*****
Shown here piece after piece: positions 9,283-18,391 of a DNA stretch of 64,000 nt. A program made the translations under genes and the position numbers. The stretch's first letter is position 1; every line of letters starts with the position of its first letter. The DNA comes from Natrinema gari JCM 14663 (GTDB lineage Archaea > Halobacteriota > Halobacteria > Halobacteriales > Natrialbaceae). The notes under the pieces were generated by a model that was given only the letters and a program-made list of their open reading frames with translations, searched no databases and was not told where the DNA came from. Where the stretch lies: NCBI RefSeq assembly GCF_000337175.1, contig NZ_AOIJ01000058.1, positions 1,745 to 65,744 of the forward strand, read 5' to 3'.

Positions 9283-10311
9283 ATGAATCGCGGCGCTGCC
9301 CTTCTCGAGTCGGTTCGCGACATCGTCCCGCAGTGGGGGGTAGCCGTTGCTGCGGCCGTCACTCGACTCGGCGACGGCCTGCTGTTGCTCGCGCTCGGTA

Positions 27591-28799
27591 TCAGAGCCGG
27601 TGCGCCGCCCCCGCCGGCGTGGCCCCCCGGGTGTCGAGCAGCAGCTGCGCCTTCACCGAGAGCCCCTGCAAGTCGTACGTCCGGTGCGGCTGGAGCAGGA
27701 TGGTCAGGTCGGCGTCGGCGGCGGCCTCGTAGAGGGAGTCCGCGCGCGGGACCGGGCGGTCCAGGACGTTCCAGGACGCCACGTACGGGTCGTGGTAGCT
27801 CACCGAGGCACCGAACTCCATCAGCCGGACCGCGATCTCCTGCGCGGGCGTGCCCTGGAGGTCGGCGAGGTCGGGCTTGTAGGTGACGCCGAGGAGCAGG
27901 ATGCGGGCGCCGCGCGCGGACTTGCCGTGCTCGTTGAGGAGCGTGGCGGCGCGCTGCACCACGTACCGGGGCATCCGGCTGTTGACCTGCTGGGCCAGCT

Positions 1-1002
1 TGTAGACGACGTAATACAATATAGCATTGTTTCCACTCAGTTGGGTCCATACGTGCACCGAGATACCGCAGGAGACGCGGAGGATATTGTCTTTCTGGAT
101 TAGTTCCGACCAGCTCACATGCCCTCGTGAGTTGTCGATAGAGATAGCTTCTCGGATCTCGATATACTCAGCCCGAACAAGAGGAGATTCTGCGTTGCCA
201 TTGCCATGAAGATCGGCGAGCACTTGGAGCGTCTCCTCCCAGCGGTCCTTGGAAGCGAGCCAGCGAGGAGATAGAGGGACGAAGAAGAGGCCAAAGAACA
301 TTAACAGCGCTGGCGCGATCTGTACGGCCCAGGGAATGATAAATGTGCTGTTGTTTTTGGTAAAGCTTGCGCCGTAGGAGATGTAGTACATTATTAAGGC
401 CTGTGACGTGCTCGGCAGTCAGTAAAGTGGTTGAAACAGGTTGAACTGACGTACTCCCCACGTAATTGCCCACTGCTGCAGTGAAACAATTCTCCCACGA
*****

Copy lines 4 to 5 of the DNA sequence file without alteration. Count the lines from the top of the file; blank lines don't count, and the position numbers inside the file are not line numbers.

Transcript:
9301 CTTCTCGAGTCGGTTCGCGACATCGTCCCGCAGTGGGGGGTAGCCGTTGCTGCGGCCGTCACTCGACTCGGCGACGGCCTGCTGTTGCTCGCGCTCGGTA

Positions 27591-28799